Testing Student Patience

I teach at a HS that for decades was in the top 5% of high schools in our state. Last year we were in the top 15% for our state science scores yet over half of our students were not proficient by the state standards. By 2014 all 100% of our students must be proficient. In our haste to improve our scores we have turned our classrooms into places where these state exams are talked about all the time. Valuable instructional time (that should be used to work on inquiry skills) is spent worrying about state tests. Lost in the confusion are the students, the joy of learning and the joy of teaching.

The emphasis on test preparation HAS revealed a lack of interest and effort on the part of the students. They have very little stamina when it comes to reading the test questions and they have poor reading skills to begin with.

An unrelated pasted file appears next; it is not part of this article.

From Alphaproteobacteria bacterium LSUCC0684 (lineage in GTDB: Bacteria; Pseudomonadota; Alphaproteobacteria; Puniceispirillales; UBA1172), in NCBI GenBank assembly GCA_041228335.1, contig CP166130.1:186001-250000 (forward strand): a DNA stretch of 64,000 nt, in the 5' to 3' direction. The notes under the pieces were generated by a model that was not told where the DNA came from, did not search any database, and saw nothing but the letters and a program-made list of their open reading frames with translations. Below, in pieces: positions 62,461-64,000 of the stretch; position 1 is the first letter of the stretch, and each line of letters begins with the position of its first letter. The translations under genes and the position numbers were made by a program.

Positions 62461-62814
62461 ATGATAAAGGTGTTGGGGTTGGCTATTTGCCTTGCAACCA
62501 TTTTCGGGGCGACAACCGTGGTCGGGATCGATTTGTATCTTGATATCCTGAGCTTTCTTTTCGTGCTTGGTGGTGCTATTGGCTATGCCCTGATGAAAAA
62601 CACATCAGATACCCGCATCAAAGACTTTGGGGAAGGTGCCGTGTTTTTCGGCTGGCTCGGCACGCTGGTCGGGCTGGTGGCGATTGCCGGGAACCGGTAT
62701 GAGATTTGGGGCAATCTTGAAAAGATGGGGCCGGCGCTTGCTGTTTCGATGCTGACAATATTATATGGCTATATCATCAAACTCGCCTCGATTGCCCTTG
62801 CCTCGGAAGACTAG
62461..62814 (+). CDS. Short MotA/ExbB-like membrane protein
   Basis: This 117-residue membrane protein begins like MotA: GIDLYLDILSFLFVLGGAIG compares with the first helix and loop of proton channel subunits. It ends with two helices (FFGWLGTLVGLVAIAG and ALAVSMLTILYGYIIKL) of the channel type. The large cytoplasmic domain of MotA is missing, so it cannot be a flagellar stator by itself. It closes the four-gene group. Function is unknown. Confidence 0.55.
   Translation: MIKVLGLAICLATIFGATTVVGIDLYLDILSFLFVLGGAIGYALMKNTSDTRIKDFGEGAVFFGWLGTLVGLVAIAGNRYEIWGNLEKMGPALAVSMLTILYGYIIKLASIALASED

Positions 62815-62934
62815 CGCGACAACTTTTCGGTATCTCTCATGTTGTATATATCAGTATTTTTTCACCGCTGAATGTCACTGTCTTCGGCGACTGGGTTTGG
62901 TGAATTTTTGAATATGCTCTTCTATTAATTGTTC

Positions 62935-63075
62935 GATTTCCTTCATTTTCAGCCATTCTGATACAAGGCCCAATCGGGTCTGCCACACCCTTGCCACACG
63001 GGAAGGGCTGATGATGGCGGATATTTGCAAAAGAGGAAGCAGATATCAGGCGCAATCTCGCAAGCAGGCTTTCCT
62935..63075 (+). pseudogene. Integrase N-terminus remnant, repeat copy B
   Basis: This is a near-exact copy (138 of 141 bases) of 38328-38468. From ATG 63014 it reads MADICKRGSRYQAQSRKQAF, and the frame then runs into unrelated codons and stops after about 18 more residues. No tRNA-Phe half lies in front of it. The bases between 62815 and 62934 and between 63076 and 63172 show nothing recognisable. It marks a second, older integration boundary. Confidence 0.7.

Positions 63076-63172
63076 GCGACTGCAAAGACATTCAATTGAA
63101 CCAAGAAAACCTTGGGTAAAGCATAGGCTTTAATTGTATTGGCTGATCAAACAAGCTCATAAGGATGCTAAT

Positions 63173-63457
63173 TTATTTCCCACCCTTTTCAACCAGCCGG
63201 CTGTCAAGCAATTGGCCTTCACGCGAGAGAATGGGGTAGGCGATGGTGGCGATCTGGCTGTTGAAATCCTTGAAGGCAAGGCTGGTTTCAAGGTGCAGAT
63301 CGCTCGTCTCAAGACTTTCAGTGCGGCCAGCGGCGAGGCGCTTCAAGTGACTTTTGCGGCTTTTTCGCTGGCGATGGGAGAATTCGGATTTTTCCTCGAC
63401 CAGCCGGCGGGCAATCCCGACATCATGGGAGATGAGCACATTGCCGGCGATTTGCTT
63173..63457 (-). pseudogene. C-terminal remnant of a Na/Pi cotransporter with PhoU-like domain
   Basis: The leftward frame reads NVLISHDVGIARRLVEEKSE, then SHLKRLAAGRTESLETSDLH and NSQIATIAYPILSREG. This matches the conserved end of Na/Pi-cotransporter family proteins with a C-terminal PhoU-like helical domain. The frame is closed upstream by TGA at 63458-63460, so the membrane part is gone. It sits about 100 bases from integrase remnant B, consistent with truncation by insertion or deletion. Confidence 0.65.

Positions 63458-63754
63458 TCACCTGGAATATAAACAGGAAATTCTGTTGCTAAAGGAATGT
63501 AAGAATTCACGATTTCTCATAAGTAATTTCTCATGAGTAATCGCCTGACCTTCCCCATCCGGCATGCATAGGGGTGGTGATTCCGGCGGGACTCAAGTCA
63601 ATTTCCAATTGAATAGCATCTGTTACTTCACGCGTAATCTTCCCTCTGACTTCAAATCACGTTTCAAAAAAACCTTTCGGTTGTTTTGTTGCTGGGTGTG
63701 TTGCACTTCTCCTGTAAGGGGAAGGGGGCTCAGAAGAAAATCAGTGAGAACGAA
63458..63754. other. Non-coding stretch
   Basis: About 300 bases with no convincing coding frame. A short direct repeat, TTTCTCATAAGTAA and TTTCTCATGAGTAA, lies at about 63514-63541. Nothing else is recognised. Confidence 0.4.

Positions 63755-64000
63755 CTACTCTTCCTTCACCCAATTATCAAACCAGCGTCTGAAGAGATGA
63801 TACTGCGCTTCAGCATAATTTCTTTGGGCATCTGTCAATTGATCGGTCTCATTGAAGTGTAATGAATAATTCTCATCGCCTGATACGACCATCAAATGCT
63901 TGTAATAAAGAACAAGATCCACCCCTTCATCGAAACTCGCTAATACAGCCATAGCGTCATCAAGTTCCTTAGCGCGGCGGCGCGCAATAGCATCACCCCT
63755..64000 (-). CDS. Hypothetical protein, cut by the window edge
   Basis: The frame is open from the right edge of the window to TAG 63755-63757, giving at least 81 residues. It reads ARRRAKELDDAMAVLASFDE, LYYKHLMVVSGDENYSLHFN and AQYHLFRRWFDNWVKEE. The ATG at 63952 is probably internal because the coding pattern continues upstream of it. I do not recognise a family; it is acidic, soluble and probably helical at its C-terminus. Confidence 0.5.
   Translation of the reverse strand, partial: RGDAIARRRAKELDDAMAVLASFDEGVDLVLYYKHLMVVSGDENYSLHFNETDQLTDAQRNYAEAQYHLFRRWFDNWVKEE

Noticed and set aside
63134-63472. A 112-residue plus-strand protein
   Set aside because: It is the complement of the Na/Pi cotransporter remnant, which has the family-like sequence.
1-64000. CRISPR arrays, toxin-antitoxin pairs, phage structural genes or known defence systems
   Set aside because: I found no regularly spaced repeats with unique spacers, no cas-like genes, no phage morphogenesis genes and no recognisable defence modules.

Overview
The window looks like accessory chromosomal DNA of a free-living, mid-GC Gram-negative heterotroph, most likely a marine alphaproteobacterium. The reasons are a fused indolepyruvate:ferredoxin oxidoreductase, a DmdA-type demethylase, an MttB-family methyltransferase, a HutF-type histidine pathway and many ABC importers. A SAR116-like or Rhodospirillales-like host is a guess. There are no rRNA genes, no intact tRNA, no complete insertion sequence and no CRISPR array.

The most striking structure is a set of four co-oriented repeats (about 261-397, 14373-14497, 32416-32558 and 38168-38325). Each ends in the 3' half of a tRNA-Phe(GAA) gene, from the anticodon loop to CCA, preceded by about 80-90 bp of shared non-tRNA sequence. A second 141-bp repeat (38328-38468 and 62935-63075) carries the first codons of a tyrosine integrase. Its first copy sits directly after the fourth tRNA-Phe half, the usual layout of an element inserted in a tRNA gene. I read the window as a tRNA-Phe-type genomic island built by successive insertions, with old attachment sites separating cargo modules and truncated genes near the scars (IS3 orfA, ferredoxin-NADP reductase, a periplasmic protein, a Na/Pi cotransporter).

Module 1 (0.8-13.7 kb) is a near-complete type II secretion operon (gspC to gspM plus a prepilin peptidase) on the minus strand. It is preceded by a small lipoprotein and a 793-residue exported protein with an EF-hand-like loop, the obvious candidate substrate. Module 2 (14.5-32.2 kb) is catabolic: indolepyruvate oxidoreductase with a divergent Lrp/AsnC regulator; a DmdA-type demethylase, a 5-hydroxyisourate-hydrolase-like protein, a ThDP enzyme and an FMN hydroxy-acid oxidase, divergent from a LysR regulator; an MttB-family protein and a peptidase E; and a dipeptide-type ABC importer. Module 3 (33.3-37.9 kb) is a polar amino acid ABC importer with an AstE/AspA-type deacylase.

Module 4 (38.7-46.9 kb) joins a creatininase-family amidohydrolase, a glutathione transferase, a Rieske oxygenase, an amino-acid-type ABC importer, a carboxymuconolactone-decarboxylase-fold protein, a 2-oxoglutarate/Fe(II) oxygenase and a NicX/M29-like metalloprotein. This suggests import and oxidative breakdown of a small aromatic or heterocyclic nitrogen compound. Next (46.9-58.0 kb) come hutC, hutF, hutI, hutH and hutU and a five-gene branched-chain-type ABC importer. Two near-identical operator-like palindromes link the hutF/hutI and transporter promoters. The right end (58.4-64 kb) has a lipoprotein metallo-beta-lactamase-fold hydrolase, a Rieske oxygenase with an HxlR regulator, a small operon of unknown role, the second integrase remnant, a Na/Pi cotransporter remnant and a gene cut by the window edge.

Here is a question from a benchmark Study Island assessment that is supposed to mirror the types of questions that the students will see on the state test.

Most of my students got this wrong. The students were very clear that they “gave up.” They all complained that this was “so much reading.” When I write questions like this on my own assessments I find the same thing. The students just don’t have any “stick-to-it-ness.” Many students have grown accustomed to assessment questions that are short and sweet and never rise above lower order thinking skills.

I don’t see this changing anytime soon. What are the rest of you seeing?

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One Response to “Testing Student Patience”

  1. Kevin Willson Says:

    Steve,
    I am even seeing this in 2nd grade, where the students are taking the MAP Test in Reading and in Math.

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